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If we evolved to have multiples all the time we would more likely have extended families living together in 1 house. This would be better than the spouses by themselves for multiple reasons including money.

And during prehistoric times it would have been better for several reasons including that 1 would be more likely to survive than if it was born without any siblings.

Most mammals have litters of at least 2. An extreme of this is the cheetah which has litters of up to 9 cubs. They evolved to have litters because they were in conditions where 1 is likely to starve. Lions evolved this for a different reason since lions are not likely to starve. They evolved it because of the fact that they live in prides.

So for primates including us wouldn't it be better if they had litters often instead of single babies?

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  • $\begingroup$ No. Primate babies require a lot of care, as a significant amount of development occurs post-partum. Even though, say, a lion cub requires care and teaching, they are born mobile and with the ability to see and hear fairly well, if not very well. Human babies, on the other hand, are completely helpless. Please remember that money is an extremely recent invention in the span of human evolution, and plays no selective pressure whatsoever. Families choosing to have a limited number of children are also an incredibly recent phenomenon (really, in the last 100 years or so). $\endgroup$ – MattDMo Sep 8 '15 at 16:10
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    $\begingroup$ This is not a duplicate. The answer here is not simply "because not everything advantageous will evolve", this question involves the classic tradeoff between litter/offspring size and the energy expended to care for them. It would not actually be beneficial for primates to have larger litter sizes. $\endgroup$ – terdon Sep 8 '15 at 16:19
  • $\begingroup$ @terdon I am reopening this. If you have an answer for this question then please post it. $\endgroup$ – WYSIWYG Sep 9 '15 at 6:26
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There is a tradeoff between having multiple progeny, with relatively low parental investment in each, and few progeny, with high investment in each. This used to be called "r" and "K" selection respectively, though the terms are now used less. Very simplistically speaking, long-lived species within a fairly stable environment tend to produce few offspring and invest large amounts of care in each; this description fits primates very well, and so it's not surprising that they follow this paradigm. The bottom line is that because of primate life history, having small litters is a more successful evolutionary strategy.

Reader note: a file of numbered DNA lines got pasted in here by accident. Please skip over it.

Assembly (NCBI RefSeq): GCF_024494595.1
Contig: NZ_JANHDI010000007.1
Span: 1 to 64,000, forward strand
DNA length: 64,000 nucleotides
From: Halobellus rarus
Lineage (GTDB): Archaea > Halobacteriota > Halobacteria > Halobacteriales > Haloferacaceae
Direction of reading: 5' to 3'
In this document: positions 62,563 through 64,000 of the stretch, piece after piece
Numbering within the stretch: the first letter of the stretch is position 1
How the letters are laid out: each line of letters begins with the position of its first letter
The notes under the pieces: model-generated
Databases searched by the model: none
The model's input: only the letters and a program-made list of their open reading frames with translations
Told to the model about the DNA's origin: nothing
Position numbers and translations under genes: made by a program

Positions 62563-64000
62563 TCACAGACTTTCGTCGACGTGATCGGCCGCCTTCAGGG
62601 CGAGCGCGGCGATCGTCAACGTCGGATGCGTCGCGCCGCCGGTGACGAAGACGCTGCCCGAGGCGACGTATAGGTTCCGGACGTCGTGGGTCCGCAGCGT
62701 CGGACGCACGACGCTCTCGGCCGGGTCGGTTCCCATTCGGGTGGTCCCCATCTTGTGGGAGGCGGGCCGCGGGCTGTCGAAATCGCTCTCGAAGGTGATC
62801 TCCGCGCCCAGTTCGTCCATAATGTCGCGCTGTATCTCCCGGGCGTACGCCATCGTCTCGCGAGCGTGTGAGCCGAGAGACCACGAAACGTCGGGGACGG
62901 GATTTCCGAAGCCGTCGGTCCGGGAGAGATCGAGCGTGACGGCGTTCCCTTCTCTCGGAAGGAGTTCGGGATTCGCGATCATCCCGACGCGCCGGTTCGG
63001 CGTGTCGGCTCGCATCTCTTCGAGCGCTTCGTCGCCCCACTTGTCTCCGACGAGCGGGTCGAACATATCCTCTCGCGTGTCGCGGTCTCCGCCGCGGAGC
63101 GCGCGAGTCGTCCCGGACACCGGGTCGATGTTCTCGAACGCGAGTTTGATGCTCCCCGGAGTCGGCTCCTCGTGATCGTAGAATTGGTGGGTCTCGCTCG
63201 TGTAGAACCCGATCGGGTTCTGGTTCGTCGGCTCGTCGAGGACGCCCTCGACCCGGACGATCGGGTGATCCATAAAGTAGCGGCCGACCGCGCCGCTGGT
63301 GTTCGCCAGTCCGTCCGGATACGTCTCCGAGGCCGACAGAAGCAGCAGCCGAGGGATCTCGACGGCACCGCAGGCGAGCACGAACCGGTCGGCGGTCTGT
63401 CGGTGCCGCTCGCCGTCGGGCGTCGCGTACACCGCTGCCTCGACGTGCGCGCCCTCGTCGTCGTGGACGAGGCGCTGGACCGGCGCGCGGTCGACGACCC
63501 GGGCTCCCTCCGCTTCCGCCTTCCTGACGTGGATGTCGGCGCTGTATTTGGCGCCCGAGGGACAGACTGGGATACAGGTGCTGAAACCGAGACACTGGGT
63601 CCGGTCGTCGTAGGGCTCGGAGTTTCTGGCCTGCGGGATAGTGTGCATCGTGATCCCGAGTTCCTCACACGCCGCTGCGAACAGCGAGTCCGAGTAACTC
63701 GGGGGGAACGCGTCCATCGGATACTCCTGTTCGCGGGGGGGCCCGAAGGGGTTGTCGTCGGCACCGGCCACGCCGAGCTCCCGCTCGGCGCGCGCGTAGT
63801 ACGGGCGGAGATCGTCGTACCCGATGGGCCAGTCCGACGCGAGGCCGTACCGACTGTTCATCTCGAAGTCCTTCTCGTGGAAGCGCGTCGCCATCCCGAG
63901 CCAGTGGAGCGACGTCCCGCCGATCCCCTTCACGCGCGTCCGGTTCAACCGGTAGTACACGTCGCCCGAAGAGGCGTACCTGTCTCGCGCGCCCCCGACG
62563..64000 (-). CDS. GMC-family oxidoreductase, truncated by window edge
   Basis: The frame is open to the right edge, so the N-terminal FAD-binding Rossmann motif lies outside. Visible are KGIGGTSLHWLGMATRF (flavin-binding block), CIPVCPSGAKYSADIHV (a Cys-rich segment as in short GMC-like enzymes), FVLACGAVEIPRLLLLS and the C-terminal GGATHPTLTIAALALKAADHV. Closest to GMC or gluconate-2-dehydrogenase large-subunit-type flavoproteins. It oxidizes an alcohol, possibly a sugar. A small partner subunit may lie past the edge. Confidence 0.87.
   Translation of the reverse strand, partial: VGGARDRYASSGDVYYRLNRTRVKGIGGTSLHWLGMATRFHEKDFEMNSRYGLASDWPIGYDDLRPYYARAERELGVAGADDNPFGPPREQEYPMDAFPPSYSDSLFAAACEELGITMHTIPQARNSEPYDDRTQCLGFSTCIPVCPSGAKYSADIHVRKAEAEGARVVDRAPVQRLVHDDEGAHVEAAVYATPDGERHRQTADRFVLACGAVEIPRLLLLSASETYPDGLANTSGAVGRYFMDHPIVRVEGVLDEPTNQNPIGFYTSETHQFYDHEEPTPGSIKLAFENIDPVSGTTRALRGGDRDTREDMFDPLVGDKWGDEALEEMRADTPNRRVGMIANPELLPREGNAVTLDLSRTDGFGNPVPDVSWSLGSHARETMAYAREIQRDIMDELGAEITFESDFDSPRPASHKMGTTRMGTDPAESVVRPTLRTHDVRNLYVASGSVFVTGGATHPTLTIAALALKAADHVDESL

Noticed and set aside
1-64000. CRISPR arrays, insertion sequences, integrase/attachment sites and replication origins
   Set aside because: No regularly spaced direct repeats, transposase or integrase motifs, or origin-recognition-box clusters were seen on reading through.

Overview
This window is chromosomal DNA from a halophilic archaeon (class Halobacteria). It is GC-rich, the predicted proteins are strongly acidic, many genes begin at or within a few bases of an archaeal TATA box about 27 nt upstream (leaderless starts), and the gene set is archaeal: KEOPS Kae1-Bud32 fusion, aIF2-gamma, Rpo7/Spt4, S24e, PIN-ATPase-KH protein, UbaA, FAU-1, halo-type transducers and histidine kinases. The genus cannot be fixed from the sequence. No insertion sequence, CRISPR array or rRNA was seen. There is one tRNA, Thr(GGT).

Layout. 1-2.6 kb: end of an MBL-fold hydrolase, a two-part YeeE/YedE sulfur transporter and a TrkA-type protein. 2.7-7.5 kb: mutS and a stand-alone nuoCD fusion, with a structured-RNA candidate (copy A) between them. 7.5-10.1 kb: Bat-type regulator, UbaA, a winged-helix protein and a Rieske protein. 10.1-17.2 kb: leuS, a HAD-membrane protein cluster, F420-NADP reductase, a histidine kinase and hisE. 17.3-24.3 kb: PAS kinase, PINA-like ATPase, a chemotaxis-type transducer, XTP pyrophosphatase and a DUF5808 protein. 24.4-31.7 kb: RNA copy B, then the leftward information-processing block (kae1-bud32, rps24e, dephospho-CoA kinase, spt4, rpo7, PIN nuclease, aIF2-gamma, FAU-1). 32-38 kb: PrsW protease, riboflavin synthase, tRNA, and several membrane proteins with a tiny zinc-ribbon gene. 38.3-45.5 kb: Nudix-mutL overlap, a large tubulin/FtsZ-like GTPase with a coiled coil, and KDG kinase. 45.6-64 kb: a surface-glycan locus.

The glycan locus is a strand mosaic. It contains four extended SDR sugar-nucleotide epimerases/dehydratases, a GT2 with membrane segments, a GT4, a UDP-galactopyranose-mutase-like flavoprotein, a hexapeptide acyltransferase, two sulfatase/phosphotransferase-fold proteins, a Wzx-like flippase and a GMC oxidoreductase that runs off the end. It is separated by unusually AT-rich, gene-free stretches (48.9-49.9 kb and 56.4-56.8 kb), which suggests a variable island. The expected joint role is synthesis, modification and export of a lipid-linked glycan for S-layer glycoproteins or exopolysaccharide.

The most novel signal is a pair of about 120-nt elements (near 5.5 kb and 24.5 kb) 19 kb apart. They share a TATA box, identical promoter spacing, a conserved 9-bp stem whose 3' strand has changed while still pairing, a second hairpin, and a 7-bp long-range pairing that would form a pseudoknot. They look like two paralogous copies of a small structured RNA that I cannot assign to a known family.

The Wikipedia article on r/K selection theory is reasonably good and points to updates and some further reading on the subject.

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  • $\begingroup$ But some big cats have long lives and large litters. Lions are a great example because lions live for up to 15 years in the wild and have litters of up to 6 cubs. Likewise some animals with short lives have small litters. So the r/K selection theory isn't completely accurate. $\endgroup$ – Caters Oct 11 '15 at 17:33
  • $\begingroup$ The r/K selection theory is not completely accurate (as I noted, the terms are being used less; and the link I included points out the same thing), but lions are not a good counterexample. For one thing, lions are often used as examples of K strategists -- the average litter size is closer to 2 than 6, and a typical interval between litters is closer to two years than one. Three or four offspring every couple years is certainly K-strategy, since with r strategists we're often talking about thousands (or millions) of offspring per year. But as I said, and repeat, K/r is oversimplified. $\endgroup$ – iayork Oct 11 '15 at 20:36

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